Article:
All employees deserve regular interactions with their employees. These interactions can’t only focus on the work and tasks at hand, they must also focus on you. Here’s a simple framework for a 1:1 with your boss: Describe how you’re doing and your well-being. If you feel constantly overworked, say so.
Share recent accomplishments. Discuss what you learned and what you’d do differently next time. Discuss your challenges and describe ways you can address them, ask your manager to help. Agree on next steps.
If this isn’t happening regularly, take the lead. Schedule 30 minutes with your manager every other week. Be prepared and send a list of topics like the ones above.
Find a stress outlet.
Work out, spend time in nature, work on a hobby, create art, journal, meditate – whatever it takes to keep yourself grounded. Self-care is essential.
Don’t go it alone.
Find a group of people you can safely talk to about the situation so you can stay sane while trying to make things work. For those who need to talk things out, having a safe place to do so is critical. Consider talk therapy. Sometimes it’s not only your manager’s problem; you might be experiencing a rough patch in your life and difficult interactions with your boss make it worse.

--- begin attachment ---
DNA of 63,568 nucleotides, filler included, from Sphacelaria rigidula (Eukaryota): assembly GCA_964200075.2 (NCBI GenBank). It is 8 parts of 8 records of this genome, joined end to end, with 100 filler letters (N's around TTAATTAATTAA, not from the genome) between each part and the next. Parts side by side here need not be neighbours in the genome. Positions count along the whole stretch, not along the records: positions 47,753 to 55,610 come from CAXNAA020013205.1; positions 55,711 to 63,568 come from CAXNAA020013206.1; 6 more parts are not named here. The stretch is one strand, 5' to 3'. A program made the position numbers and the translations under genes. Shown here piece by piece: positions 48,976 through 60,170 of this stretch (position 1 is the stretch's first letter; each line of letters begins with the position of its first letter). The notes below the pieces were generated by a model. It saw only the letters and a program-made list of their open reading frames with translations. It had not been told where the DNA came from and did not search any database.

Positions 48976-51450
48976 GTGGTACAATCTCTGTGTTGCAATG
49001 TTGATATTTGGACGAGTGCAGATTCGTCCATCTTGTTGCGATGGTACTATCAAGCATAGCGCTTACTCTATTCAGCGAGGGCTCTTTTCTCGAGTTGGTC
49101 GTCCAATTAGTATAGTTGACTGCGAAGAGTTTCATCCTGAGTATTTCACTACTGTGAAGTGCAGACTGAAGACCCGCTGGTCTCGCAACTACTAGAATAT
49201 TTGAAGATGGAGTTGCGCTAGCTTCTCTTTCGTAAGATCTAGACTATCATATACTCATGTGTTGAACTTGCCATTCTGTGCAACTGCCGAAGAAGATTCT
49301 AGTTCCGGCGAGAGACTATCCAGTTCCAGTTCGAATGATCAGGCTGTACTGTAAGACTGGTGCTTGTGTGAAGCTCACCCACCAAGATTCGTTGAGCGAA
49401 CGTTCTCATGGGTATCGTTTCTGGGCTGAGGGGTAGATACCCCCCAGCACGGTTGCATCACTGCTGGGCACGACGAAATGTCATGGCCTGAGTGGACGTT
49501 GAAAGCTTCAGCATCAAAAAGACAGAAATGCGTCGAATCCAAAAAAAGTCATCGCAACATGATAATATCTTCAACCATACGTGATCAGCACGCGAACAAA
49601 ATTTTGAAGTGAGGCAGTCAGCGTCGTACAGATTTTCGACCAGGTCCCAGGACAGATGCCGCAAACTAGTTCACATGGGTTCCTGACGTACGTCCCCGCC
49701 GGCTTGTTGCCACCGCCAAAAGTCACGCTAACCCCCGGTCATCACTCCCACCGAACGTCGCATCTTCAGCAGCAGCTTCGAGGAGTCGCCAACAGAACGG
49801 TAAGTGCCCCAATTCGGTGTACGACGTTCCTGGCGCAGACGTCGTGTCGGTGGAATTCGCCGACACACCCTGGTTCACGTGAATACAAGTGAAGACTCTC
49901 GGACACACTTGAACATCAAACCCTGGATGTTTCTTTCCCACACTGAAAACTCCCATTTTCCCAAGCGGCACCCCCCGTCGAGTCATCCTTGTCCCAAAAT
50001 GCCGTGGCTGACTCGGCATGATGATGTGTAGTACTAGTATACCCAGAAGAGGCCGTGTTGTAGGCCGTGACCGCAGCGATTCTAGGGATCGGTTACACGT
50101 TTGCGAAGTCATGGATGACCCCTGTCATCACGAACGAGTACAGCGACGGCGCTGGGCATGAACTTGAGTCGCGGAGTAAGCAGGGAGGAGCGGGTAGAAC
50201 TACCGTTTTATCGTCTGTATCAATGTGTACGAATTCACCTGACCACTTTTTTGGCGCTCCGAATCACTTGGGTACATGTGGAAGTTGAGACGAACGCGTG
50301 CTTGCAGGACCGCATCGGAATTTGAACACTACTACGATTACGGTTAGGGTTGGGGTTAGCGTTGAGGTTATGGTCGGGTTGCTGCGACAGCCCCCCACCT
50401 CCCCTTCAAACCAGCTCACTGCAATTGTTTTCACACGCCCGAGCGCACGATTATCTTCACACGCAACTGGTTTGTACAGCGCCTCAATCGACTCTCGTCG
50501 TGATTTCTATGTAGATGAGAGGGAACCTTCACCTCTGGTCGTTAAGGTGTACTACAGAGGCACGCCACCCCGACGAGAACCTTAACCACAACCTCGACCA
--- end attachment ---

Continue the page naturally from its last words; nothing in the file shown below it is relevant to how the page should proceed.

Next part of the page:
Most employers have an Employee Assistance Program (EAP) included in their benefits. The resources they recommend are usually covered by your benefit plan and your conversation with them will be completely confidential.
Be clear about your goals.
You work with someone who isn’t particularly supportive and even difficult, so take a moment to describe for yourself why you like your job. You are a smart and capable person, but even the best of the best can be beaten down by tough situations and tough people.
Avoid fighting so hard and long that you lose who you are in the process. What are you learning from it? Even if you work for a bad boss but are learning every day and doing engaging work, the bad boss can be tolerable.
Find a mentor inside your organization.
Mentors are usually more senior than you and in a different department. They understand the politics of the organization and “how we do things here.” Their insight may help you understand your own manager better. Avoid complaining about your manager to your mentor; it’s just bad form.
Instead, focus on your aspirations. Your mentor may even suggest other roles in the organization that you could pursue. While most senior leaders love to mentor, they won’t reach out to you, so you need to reach out to them.
Talk to HR if it gets too bad.